Have a vegan New Year
PUBLISHED: 09:13 02 January 2018 | UPDATED: 09:13 02 January 2018
You cannot escape that the big new food “trend” for 2018 is going to be vegan eating. It has now become mainstream, with vegan options in many restaurants and the bookshops full of guides on how to eat vegan. Are you going to be one of the tens of thousands who take part in Veganuary, where you aim to eat non-animal foods for the month?
I have been reading Fat Gay Vegan: Eat, Drink and Live like you give a Sh!t, by Sean O’Callaghan, published this month.
Sean is well-known for his blog of the same name, where he lists new vegan food discoveries in supermarkets and when eating out. He also organises the weekly Hackney Downs Vegan market.
It is a very interesting book, explaining why people eat vegan food, the myths, and is packed with practical tips about eating out including when travelling.
His focus is on animal cruelty and the more I read about egg and milk production, the more uncomfortable I feel about it.
Did you know that thousands of male chicks are killed each year as we only use the female chicks for egg-laying and there is no use for them? And that cows need to be kept ‘pregnant’ to keep producing milk – I think we are so used to eating these foods in the UK that we don’t even really think about how they appear.
Sean explains that now vegan food is becoming popular, many restaurants, cafes and food manufacturers are catching on, and eating vegan has never been easier.
As we eat more internationally we are learning how to cook and eat vegan food, as lots of Indian, Moroccan, Turkish and Italian food is plant-based.
Sean is a great down-to-earth alternative to the ‘wellness’ food writers of the past few years; he is not about eating vegan to look a certain way, and I think his focus on great burgers and everyday streetfood will help broaden the appeal of vegan food, especially to people (men?) who think all meals need meat.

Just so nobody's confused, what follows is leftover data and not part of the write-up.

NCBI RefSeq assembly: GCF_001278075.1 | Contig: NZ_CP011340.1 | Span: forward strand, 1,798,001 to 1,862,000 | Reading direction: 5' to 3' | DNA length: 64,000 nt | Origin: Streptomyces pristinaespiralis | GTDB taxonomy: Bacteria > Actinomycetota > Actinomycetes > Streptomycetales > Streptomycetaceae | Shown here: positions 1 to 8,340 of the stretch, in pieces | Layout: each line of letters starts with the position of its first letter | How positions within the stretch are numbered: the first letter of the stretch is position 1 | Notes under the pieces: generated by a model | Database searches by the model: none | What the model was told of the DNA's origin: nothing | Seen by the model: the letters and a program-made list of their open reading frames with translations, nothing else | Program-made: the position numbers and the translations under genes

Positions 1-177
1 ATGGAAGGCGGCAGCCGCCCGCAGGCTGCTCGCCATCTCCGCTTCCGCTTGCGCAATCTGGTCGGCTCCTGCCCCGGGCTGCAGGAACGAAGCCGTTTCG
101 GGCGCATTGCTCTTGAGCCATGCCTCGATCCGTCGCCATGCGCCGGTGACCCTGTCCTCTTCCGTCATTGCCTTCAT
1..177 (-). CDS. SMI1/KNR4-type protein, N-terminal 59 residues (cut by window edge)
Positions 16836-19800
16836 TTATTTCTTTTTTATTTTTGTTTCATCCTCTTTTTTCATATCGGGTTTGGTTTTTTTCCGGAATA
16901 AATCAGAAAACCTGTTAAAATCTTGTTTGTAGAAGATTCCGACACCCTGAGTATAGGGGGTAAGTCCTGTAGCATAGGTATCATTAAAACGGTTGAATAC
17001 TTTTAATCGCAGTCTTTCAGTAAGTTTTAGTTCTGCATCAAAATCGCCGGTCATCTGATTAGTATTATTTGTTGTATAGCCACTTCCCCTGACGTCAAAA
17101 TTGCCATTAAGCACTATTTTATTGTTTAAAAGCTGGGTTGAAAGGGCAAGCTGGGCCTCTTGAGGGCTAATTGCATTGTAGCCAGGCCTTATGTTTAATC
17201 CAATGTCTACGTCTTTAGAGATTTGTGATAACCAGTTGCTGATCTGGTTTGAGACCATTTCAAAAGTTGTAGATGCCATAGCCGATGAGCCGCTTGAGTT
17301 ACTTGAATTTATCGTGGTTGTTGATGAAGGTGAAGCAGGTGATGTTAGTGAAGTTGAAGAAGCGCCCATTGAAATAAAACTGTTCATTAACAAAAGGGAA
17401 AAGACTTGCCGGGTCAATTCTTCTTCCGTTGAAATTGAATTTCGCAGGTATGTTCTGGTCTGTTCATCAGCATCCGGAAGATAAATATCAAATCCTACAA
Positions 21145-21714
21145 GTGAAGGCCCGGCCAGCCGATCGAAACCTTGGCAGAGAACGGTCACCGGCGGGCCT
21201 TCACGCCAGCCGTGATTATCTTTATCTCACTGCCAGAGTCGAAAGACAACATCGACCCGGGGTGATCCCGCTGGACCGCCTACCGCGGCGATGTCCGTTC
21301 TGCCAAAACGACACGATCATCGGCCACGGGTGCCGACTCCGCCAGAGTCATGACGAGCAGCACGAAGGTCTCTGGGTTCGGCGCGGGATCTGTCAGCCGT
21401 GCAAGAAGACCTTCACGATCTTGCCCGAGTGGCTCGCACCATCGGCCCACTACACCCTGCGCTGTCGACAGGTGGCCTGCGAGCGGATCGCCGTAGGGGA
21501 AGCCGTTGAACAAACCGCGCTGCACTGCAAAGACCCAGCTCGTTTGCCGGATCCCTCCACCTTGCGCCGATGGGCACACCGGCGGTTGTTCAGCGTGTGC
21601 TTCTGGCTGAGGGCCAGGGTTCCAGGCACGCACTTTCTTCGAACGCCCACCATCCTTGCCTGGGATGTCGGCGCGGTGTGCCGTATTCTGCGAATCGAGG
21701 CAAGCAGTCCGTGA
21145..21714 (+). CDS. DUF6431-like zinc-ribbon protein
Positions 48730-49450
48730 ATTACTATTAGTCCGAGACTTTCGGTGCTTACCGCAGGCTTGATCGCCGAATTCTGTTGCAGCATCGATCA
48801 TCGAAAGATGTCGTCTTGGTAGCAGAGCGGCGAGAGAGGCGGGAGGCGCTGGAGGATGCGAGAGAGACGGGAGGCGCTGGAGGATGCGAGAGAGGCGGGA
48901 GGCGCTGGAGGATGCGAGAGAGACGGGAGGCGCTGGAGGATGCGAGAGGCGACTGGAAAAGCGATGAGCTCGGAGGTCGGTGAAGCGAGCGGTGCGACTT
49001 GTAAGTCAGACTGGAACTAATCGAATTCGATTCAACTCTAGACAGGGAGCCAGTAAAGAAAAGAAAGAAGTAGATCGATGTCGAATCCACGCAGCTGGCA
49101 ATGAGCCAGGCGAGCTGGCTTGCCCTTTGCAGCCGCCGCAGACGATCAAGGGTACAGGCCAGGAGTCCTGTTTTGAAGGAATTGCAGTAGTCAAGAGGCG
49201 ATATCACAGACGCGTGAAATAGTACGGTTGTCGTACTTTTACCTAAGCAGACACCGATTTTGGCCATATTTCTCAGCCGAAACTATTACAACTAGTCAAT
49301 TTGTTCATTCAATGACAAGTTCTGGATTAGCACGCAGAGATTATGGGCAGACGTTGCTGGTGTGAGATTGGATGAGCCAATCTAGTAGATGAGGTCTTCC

What is going on locally? You might already know about The Green Kitchen on Hatfield Road who sell vegan breakfasts and lunches, as well as host monthly vegan and vegetarian suppers. Vine Leaves in Harpenden also does delicious vegan food such as falafel, mutabel and hummus-based dishes. Parker & Vine often have vegan salads.
I spoke to Marianne Jordan, who is part of The St Albans Vegetarian and Vegan Families group who meet once a month for potluck suppers. I had dinner at Marianne’s home, which was delicious, and she recommended some good places to eat locally, including The Juice Pharm, Tabure and Bar Meze. Most of the chains do vegan options including Pizza Express, Zizzis and Wagamamas.
She did say that we could do with more choice locally and that “restaurant owners should get with the trend - you are missing out on big bucks”. Email Marianne Jordan via firstname.lastname@example.org for more info on the group. North Herts Vegans also arrange meet-ups.
The veganuary.com website is full of practical tips on how to shop, cook and eat vegan food, including a list of all the chains who now serve vegan food, and it is a long list.
With chains like Pret now opening vegetarian-only branches, and Peyton and Byrne who run cafés in the London galleries and museums saying that people are no longer buying meat dishes, it is clear that people are choosing to eat less meat. These companies exist to make money, and are following the trend rather than leading it.
In Brighton and Bristol there are now many vegan restaurants; will St Albans and Harpenden follow this year? The new year is a great time to think about the choices we make; are they conscious choices or just habit? Before choosing the meat option, why not look at what other choices are available? You might feel better for it.